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Privatisation matters
13-07-2019, 05:15 PM. (This post was last modified: 13-07-2019, 05:18 PM by weijian.)
Post: #11
RE: Privatisation matters
In recent years, we have people like Richard Thaler winning the Nobel Prize for economics and people who are in charge, taking note and learning something about behavioral sciences. Kudos to Tan again, probably the best appointment at SGX for a long time. Actually what Tan is doing, directly helps SGX's bottomline on a first level - keeping companies listed and keep paying listing fees. On a 2nd level longer term, it creates more incentives for retail investors via a stronger safety net, whom are actually the ones that create most of the animal spirits (unfortunately lost in 2013 penny stock crash).

Taking a closer look at the responses to the delisting proposal - Point 1.10 is actually quite interesting as some bought up the possibility of a major shareholder that is not part of the offerer group having disproportionate say.

In the extreme case of a min 10% public float, let's say i have an Offerer A holding 70% and SSH/Hedge Fund B holding 20%. Under the new rules: Out of the 30% public float, SSH/Hedge Fund B will have a 66% (20/30) say but still lack another 10% to pass the 75% hurdle. So even if there a "under table/unofficial" effort by both Offerer A and SSH/Hedge Fund B to gang up, it will not pass by default with the 75% hurdle. This probably justify the reason why one needs 75%, rather than 50% on paper. But of course, if both of them really gang up in this extreme example, they can always count on the inertia of the minorities to work in their favor and they will probably succeed in practice.

Delisting response: https://api2.sgx.com/sites/default/files...711%29.pdf

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14-07-2019, 10:04 PM.
Post: #12
RE: Privatisation matters
The onus is on the corporate finance to prove that it is "fair" and "reasonable".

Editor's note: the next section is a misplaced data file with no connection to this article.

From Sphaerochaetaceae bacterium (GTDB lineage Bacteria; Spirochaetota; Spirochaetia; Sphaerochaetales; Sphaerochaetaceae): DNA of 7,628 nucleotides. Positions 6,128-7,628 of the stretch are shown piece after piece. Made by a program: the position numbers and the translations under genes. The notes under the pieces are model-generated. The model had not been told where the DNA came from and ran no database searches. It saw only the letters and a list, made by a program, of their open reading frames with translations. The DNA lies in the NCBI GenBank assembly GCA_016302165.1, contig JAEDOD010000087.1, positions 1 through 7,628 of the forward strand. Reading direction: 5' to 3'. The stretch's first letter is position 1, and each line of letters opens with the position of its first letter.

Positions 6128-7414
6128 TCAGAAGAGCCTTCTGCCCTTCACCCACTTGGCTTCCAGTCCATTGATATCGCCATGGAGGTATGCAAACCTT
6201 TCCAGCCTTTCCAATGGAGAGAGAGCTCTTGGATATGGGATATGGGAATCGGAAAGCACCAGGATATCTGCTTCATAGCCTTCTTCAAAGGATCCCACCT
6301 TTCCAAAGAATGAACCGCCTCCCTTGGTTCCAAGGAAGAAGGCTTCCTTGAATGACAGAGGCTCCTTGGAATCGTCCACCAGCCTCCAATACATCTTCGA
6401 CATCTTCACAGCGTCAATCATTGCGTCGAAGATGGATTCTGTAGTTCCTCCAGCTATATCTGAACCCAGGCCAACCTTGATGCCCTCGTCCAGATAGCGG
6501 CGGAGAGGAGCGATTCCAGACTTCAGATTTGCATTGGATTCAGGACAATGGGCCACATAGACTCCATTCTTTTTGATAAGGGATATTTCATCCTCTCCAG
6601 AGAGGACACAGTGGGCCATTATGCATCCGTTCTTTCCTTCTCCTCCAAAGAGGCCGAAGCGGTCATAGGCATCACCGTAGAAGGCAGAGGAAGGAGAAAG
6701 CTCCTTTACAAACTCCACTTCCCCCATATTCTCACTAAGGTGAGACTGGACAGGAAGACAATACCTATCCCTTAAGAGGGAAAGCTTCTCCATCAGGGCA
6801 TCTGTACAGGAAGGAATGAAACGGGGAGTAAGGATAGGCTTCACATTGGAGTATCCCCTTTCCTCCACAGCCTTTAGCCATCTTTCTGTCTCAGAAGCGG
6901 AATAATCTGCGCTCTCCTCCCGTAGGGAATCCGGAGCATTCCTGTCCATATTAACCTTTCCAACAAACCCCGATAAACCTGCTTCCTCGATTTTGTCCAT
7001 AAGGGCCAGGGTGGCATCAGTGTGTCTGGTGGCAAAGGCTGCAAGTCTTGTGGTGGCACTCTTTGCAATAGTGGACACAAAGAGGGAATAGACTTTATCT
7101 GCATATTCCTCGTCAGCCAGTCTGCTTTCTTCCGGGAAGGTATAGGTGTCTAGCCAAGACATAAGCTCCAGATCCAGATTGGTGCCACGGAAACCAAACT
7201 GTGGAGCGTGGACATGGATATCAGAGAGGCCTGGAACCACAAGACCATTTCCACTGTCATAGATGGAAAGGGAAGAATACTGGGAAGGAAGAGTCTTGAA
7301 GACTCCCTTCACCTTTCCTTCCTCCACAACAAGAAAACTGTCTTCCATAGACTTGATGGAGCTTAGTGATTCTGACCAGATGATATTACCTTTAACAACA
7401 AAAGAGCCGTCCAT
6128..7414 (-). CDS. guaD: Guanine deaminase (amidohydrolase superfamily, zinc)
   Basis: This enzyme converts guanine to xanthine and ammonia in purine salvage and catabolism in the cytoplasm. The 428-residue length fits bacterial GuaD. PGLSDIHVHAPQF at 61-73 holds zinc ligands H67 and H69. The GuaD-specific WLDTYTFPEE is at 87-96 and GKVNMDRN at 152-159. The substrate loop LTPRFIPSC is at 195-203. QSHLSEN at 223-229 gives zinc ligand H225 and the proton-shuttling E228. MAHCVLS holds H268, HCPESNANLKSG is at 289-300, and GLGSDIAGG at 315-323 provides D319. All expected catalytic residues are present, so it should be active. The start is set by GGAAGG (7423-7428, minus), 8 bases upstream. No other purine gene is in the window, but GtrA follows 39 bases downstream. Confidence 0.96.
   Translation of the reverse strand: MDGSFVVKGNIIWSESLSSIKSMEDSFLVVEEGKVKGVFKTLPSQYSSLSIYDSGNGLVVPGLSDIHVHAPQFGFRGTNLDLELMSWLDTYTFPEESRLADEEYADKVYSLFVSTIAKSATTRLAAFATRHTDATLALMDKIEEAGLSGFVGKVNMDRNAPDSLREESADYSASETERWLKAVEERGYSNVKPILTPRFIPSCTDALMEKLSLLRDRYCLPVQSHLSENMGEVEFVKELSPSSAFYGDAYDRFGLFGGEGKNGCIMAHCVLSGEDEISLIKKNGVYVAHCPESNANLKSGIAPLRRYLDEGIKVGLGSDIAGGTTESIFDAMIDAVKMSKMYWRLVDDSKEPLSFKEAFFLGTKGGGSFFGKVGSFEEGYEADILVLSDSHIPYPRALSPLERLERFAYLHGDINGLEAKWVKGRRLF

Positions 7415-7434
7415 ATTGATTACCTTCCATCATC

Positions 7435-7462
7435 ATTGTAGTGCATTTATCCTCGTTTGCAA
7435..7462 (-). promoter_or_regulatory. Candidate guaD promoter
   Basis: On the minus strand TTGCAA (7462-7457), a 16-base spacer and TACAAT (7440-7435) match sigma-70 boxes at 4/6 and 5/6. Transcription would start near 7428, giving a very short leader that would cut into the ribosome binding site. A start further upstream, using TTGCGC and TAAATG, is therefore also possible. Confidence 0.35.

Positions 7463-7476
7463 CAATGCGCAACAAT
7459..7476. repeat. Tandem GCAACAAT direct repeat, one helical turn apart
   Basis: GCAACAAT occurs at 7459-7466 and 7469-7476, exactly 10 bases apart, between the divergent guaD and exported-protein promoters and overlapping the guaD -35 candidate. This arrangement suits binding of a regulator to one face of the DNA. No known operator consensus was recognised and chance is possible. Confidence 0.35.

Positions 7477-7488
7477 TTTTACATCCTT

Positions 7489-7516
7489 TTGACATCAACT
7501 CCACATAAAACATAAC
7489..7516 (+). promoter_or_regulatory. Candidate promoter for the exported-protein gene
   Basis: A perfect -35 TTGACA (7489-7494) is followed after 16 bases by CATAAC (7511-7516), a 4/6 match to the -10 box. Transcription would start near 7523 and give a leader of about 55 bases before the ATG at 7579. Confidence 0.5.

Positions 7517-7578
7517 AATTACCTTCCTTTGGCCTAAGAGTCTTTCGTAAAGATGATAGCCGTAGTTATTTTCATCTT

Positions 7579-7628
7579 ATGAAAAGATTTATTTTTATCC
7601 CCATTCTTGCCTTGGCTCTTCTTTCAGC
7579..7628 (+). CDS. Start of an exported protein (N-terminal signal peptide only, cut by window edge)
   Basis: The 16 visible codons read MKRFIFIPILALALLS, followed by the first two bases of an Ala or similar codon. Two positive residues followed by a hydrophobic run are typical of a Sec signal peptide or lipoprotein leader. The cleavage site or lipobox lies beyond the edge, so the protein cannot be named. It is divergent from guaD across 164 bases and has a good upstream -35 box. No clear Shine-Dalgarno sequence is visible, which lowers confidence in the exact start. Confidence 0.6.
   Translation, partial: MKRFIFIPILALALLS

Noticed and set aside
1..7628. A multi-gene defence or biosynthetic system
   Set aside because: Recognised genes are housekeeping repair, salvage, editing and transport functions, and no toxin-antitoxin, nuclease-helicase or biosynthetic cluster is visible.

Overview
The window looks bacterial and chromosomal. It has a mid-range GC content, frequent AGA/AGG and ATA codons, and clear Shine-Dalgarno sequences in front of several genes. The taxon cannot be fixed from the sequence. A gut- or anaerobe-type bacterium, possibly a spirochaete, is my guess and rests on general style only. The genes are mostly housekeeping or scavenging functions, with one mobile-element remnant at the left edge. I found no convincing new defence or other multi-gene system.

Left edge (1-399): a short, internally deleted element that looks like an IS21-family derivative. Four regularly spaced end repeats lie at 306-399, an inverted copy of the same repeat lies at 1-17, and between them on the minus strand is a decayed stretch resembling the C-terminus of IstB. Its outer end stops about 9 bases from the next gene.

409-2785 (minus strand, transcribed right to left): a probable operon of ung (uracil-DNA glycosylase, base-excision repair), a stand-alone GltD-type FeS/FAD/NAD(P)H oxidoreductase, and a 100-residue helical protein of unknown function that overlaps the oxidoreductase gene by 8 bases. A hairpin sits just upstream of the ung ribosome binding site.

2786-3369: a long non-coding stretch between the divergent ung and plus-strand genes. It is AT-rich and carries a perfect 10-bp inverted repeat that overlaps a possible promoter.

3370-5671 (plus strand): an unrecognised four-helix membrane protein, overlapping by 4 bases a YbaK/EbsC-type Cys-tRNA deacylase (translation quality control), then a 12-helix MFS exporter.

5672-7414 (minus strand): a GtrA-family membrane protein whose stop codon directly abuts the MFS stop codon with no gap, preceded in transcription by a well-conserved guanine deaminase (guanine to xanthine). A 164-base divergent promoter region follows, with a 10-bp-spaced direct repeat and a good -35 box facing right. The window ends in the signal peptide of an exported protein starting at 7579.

Usually the corporate finance guys have no balls to make these defining statements without proof and evidence.... they will pull out 100+ pages of past transactions and peer comparison to show the offer is "fair" and "reasonable"

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22-07-2019, 11:44 AM.
Post: #13
RE: Privatisation matters
Shareholder protection is a good thing - research shows that it is critical in developing a strong capital market. The New Rules also align us more closely with Hong Kong where premiums for privatisation offers are significantly higher than those here.

But were they necessary? The old listing rules already had safeguards built in. Voluntary delistings would fail if 10 per cent or more of the shareholders vote against the resolution. In the case of schemes, these are already under the jurisdiction of the High Court, a forum where all stakeholders can air their concerns.

A cursory examination of the past two years' delistings reveals that many have met the "fair and reasonable" test. And even those that didn't were able to be privatised through a compulsory acquisition, save for Vard. This begs the question: will the changes result in higher exit offers?

https://www.businesstimes.com.sg/compani...ive-market
...

TSMP does not seem to favour the new voluntary delisting rules.